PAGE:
Anthony v. Gordy et al, No. 7:2016cv00649 - Document 16 (N.D. Ala. 2017)
Court Description: MEMORANDUM OPINION AND ORDER After The court ADOPTS the report of the magistrate judge as modified within and ACCEPTS her recommendations. Petitioner's objections are OVERRULED. Petitioner's habeas claims are DISMISSED. Specifically, Petiti oner's § 2254 claims are DISMISSED as time-barred and unexhausted and Petitioner's § 2241 claims are (1) DENIED as MOOT to the extent they concern Petitioner's prolonged confinement in segregation;and (2) DENIED to the extent they concern ADOC's application of the "R" designation to Petitioner. The motion for release on bail pending habeas review is DENIED as MOOT. This matter is RECHARACTERIZED as invoking 42 U.S.C. § 1983. The Clerk is DIRECTED to amend the docket sheet to reflect this recharacterization. Signed by Chief Judge Karon O Bowdre on 2/28/17. (SAC ) *Memo Op & Order placed in first class mail to pro se Plaintiff.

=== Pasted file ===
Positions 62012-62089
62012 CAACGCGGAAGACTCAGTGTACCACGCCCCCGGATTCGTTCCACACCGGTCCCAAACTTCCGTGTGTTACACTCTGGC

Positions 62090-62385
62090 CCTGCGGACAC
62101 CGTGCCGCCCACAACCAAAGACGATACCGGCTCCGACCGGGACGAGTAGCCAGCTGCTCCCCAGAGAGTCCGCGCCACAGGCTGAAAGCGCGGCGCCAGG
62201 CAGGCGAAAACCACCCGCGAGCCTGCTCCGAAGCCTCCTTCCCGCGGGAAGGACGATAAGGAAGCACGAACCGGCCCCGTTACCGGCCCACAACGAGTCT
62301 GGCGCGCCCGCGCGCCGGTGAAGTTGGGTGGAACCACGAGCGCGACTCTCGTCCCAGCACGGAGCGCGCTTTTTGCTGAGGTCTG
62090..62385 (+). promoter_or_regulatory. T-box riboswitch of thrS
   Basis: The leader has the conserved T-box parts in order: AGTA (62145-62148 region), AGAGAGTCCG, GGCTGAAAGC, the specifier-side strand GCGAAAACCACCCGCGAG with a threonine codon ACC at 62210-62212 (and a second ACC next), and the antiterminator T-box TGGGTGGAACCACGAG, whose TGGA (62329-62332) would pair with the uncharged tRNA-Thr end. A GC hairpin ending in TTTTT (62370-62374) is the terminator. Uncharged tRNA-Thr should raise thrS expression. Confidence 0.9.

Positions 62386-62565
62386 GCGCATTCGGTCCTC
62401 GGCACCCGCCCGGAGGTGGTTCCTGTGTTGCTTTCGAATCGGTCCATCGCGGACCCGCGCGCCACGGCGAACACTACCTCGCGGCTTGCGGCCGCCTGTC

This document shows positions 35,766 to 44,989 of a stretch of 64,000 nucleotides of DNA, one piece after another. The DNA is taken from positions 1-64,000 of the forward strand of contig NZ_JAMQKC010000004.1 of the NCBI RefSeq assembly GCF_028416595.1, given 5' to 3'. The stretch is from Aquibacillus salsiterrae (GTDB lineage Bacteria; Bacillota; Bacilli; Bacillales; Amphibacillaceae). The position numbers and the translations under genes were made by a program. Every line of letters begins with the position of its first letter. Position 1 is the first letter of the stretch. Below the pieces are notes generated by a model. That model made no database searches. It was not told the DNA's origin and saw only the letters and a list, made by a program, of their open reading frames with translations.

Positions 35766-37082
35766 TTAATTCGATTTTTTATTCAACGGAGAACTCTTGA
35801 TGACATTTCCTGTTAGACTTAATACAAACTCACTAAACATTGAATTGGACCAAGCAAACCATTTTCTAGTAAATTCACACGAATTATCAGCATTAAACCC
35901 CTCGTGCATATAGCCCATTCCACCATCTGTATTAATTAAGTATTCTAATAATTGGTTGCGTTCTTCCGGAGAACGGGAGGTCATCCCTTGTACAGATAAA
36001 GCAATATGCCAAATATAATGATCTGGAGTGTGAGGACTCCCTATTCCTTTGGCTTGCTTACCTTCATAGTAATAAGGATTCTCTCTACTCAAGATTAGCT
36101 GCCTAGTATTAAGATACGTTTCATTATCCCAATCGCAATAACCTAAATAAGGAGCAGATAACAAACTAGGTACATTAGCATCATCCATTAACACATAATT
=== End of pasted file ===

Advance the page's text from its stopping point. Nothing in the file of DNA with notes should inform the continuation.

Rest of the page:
Anthony v. Gordy et al Doc. 16 FILED 2017 Feb-28 PM 02:54 U.S. DISTRICT COURT N.D. OF ALABAMA UNITED STATES DISTRICT COURT FOR THE NORTHERN DISTRICT OF ALABAMA WESTERN DIVISION VERTIS ANTHONY, Petitioner, v. CHRISTOPHER GORDY, Respondent. ) ) ) ) ) ) ) ) ) Case No.: 7:16-cv-00649-KOB-SGC MEMORANDUM OPINION AND ORDER Petitioner, Vertis Anthony, has filed an amended petition for writ of habeas corpus on the form typically used to assert claims under 28 U.S.C. § 2241. (Doc. 3). On November 15, 2016, the magistrate judge entered a report recommending Petitioner's habeas claims be dismissed or denied as moot and further recommending that Petitioner's claims be recharacterized as arising under 42 U.S.C. § 1983. (Doc. 12). On November 29, 2016, the court received Petitioner's objections. (Doc. 13).1 For the reasons discussed below, the court will ADOPT the magistrate judge's report and report as modified and ACCEPT her recommendations. I. DISCUSSION The amended petition asserts claims under a number of different theories, including habeas claims under 28 U.S.C. §§ 2241 and 2254, as well as civil claims under 42 U.S.C. § 1983. Petitioner's claims are discussed in turn. On December 19, 2016, the court received two motions filed by Petitioner: (1) a motion requesting bond (Doc. 14); and (2) a motion requesting alternative sentencing via electronic monitoring (Doc. 15). In light of the conclusions reached in this Memorandum Opinion and Order, these motions are DENIED. 1 Dockets.Justia.com A. § 2241 Claims The magistrate judge interpreted Petitioner's § 2241 claims as arising from (1) Petitioner's prolonged segregation following a prison disciplinary proceeding; and (2) the Alabama Department of Correction's application of the "R" designation to Petitioner. (Doc. 12 at 2-5). The report and recommendation concluded that any § 2241 claim related to Petitioner's prolonged segregation was made moot by Petitioner's return to general population. The magistrate judge concluded Petitioner's claims related to the "R" designation were not recognized under § 2241 because prisoners do not have a constitutionally protected interest in their classification status. Petitioner's objections take issue with both conclusions concerning the § 2241 claims. (Doc. 13 at 3-6). Petitioner's objections regarding his prolonged segregation do not overcome the conclusion that any § 2241 claim based on this ground was made moot by his release from segregation. (See id. at 3-4).2 Likewise, Petitioner's objections regarding the "R" Designation do not alter the conclusion that his ADOC classification status does not provide grounds for habeas relief. (See Doc. 12 at 2-5). Additionally, although not noted by the magistrate judge, the claims related to the "R" designation also lack merit. Petitioner's principal objection is that the "R" designation prevents him from earning "good time" credits to achieve an early release. (Doc. 13 at 4-5). Any such claim is meritless under Alabama law, which provides that good time credits are not available to several categories of inmates, including those who receive a sentence exceeding fifteen years. ALA. CODE § 14-9-41(e). Here, Petitioner was sentenced to thirty-five years for attempted murder. Alabama While § 2241 no longer provides Petitioner with relief for his prolonged segregation, he can still seek relief under § 1983. 2 2 v. Anthony, No. 2010-85 (Bullock Cty. Cir. Ct. entered Dec. 8, 2011). Accordingly, regardless of ADOC's classification of Petitioner, he is ineligible for good time credits under Alabama law. For the foregoing reasons, the court will adopt and accept the magistrate judge's conclusions regarding Petitioner's § 2241 claims, as modified above. B. § 2254 Claims The magistrate judge concluded that any § 2254 claims Petitioner might assert were barred as successive under 28 U.S.C. § 2244(b)(3)(A). (Doc. 12 at 2). This conclusion was based on Petitioner's previously filed § 2254 petition captioned as Anthony v. Attorney General, No. 2:15-cv0618-MHT-WC (M.D. Ala. filed Aug. 27, 2015). However, because that previously-filed habeas petition remains pending in the Middle District of Alabama, the bar on second or successive § 2254 petitions appears to be inappropriate here. See Boyd v. United States, 754 F.3d 1298, 1302 (11th Cir. 2014) ("second or successive status only attaches to a judgment on the merits") (citing Slack v. McDaniel, 529 U.S. 473, 485-86 (2000) (emphasis added). Nonetheless, because any § 2254 claims presented in the instant petition are time-barred and procedurally defaulted, the undersigned will accept the magistrate judge's ultimate recommendation to dismiss any § 2254 claims, albeit on different rationale. Petitioner acknowledges he was convicted of attempted murder in the Bullock County Circuit Court and sentenced to thirty-five years imprisonment on December 8, 2011. (See Doc. 3 at 1). Review of the state court record reveals that, on direct appeal, the Court of Criminal Appeals affirmed on September 21, 2012, and issued a certificate of judgment on November 21, 2012. See Anthony v. State, No. CR-13-0698 (Ala. Ct. Crim. App. Mem. Op. entered March 6, 2015). On September 11, 2013, Petitioner filed a petition pursuant to Rule 32 of the Alabama Rules of Criminal 3 Procedure ("Rule 32 Petition"). The sentencing court denied the Rule 32 Petition on January 21, 2014, and the Court of Criminal Appeals affirmed on March 6, 2015. The Court of Criminal Appeals issued a certificate of judgment on May 6, 2015. See (Doc. 3). The instant petition was filed on April 22, 2016.3 A federal district court is authorized to entertain an application for writ of habeas corpus filed by a person in custody pursuant to the judgment of a state court where the petitioner alleges he is in custody in violation of the Constitution or laws or treaties of the United States. 28 U.S.C. § 2254(a). Regarding the statute of limitations applicable to a petition for writ of habeas corpus, Congress has provided: A 1-year period of limitation shall apply to an application for a writ of habeas corpus by a person in custody pursuant to the judgment of a State court. The limitation shall run from the latest of – (A) the date on which the judgment became final by the conclusion of direct review or the expiration of time for seeking such review; (B) the date on which the impediment to filing an application created by State action in violation of the Constitution or laws of the United States is removed, if the applicant was prevented from filing by such State action; (C) the date on which the constitutional right asserted was initially recognized by the Supreme Court, if the right has been newly recognized by the Supreme Court and made retroactively applicable to cases on collateral review; or (D) the date on which the factual predicate of the claim or claims presented could have been discovered through the exercise of due diligence. The original petition is a nearly blank, unsigned, undated, hand-written copy of a form used to assert claims under § 2254. (Doc. 1). Because the initial filing was undated, the undersigned will construe the petition as being filed on the date it was received by the Clerk, the only date available. 3 4 28 U.S.C. § 2244(d)(1). Where a defendant appeals his conviction to the Alabama Court of Criminal Appeals but does not seek certiorari review in the Alabama Supreme Court, his conviction becomes “final” for purposes of § 2244(d)(1)(A) no later than the date on which the Alabama Court of Criminal Appeals issues its certificate of judgment. See Cox v. Ferrell, 262 F. App’x 147, 148 (11th Cir. 2008); Brown v. Hooks, 176 F. App’x 949, 951 (11th Cir. 2006); Williams v. Allen, 2010 WL 5477762, *4 n.7 (S.D. Ala. Nov. 30, 2010); see also Pugh v. Smith, 465 F.3d 1295, 1299-1300 (11th Cir. 2006). Once the federal statute of limitations is triggered and begins to run, it can be tolled in two ways: through statutory tolling or equitable tolling. Brown v. Barrow, 512 F.3d 1304, 1307 (11th Cir. 2008). Statutory tolling arises from 28 U.S.C. § 2244(d)(2), which tolls the one-year limitation period during the pendency of “a properly filed application for State post-conviction or other collateral review” of the underlying judgment. See also McCloud v. Hooks, 560 F.3d 1223, 1227 (11th Cir. 2009). “However, the pendency of properly filed state post-conviction proceedings only pauses § 2244(d)(1)’s one-year clock; it does not reset it.” Roby v. Mitchem, No. 11-2197, 2012 WL 1745529 at * 3 (N.D. Ala. May 1, 2012) (citing Trapp v. Spencer, 479 F.3d 53, 58-59 (1st Cir. 2007); Vroman v. Brigano, 346 F.3d 598, 602 (6th Cir. 2003); Smith v. McGinnis, 208 F.3d 13, 17 (2d Cir. 2000)); see McCloud, 560 F.3d at 1227. Additionally, federal habeas petitions do not trigger any tolling of the time limit under § 2244(d)(2). Duncan v. Walker, 533 U.S. 167, 173-74 (2001). Equitable tolling is available only where a petitioner “shows (1) that he has been pursuing his rights diligently, and (2) that some extraordinary circumstance stood in his way and prevented 5 timely filing.” Holland v. Florida, 560 U.S. 631, 649 (2010) (citation and internal quotation marks omitted). The Eleventh Circuit has explained: Because equitable tolling is “an extraordinary remedy,” it “is limited to rare and exceptional circumstances” and “typically applied sparingly.” Lawrence v. Florida, 421 F.3d 1221, 1226 (11th Cir. 2005), aff’d, 549 U.S. 327 (2007). Thus, we have concluded that equitable tolling is available only “‘when a movant untimely files because of extraordinary circumstances that are both beyond his control and unavoidable even with diligence.’” Id. (quoting Sandvik v. United States, 177 F.3d 1269, 1271 (11th Cir. 1999)). The petitioner bears the burden of showing that equitable tolling is warranted. See Drew v. Dep’t of Corr., 297 F.3d 1278, 1286 (11th Cir. 2002). Hunter v. Ferrell, 587 F.3d 1304, 1308 (11th Cir. 2009); see also Pace v. DeGuglielmo, 544 U.S. 408, 418 (2005). In addition to the time limitations discussed above, a state prisoner is generally ineligible for federal habeas relief unless he has first exhausted the remedies available in the state courts. See 28 U.S.C. § 2254(b)(1)(A); Kelley v. Secretary for Dept. of Corr., 377 F.3d 1317, 1343-44 (11th Cir. 2004). A state prisoner must first present any federal constitutional or statutory claim through one complete round of the state’s trial and appellate review process, either on direct appeal or in state post-conviction proceedings. O’Sullivan v. Boerckel, 526 U.S. 838, 845 (1999); Mauk v. Lanier, 484 F.3d 1352, 1357 (11th Cir. 2007). Thus, an Alabama state prisoner must attempt to present his claims to the Alabama Supreme Court. Pruitt v. Jones, 348 F.3d 1355, 1359 (11th Cir. 2003); Smith v. Jones, 256 F.3d 1135, 1140-41 (11th Cir. 2001). Where a claim has not been exhausted in the state courts and the time in which to present the claim there has expired, the claim is deemed procedurally defaulted, and review in the federal courts of that claim is generally precluded. See Coleman v. Thompson, 501 U.S. 722, 735 n.1 (1991); McNair v. Campbell, 416 F.3d 1291, 1305 (11th Cir. 2005). 6 Applying this law to the facts presented here, it appears any § 2254 claims asserted in the instant petition are both time-barred and procedurally defaulted. Regarding timeliness, the § 2244(d)(1)(A) limitation period began to run on November 21, 2012, when Petitioner's conviction became final by virtue of the Court of Criminal Appeals' issuance of a certificate of judgment on Petitioner's direct appeal. The limitation period ran for 294 days until September 11, 2013, when it was statutorily tolled under § 2244(d)(2) by Petitioner's Rule 32 Petition. The limitation period began to run again on May 6, 2015, when the Court of Criminal Appeals issued a certificate of judgment on the Rule 32 Petition. The limitation period expired seventy-one days later on July 16, 2015. Petitioner alleges no facts that would entitle him to equitable tolling. Accordingly, because Petitioner did not file the instant petition until more than nine months after the limitation period ran, it appears from the face of the petition that any claims under § 2254 are time-barred. Additionally, Petitioner never presented any of these claims to the Alabama Supreme Court, either on direct appeal or via the Rule 32 Petition. Accordingly, his federal habeas claims are unexhausted. Further, any attempt to exhaust state remedies now would be futile. See ALA. R. CRIM. PRO. 32(a)(4), (b)-(c). The petition alleges no facts that would excuse this procedural default. Accordingly, the face of the petition shows that any claims under § 2254 are procedurally defaulted. For the foregoing reasons the magistrate judge's report and recommendation will be adopted and accepted as modified above. C. § 1983 Claims The amended petition explicitly invokes 42 U.S.C. § 1983 and demands monetary damages. The report and recommendation concluded that any surviving claims should be recharacterized as arising under § 1983 and handled accordingly. Petitioner has not specifically objected to this 7 conclusion, and because none of Petitioner's habeas claims will survive, it appears appropriate to proceed with Petitioner's § 1983 claims. Accordingly, the court will adopt and accept the report and recommendation regarding Petitioner's § 1983 claims. II. CONCLUSION After careful consideration of the record in this case, the report and recommendation, and Petitioner's objections, the court hereby ADOPTS the report of the magistrate judge as modified above and ACCEPTS her recommendations. Petitioner's objections (Doc. 13) are OVERRULED. Accordingly, Petitioner's habeas claims are DISMISSED. Specifically, Petitioner's § 2254 claims are DISMISSED as time-barred and unexhausted and Petitioner's § 2241 claims are (1) DENIED as MOOT to the extent they concern Petitioner's prolonged confinement in segregation; and (2) DENIED to the extent they concern ADOC's application of the "R" designation to Petitioner. Accordingly, the motion (Doc. 10) for release on bail pending habeas review is DENIED as MOOT. This matter is RECHARACTERIZED as invoking 42 U.S.C. § 1983. The Clerk is DIRECTED to amend the docket sheet to reflect this recharacterization. DONE and ORDERED this 28th day of February, 2017. ____________________________________ KARON OWEN BOWDRE CHIEF UNITED STATES DISTRICT JUDGE 8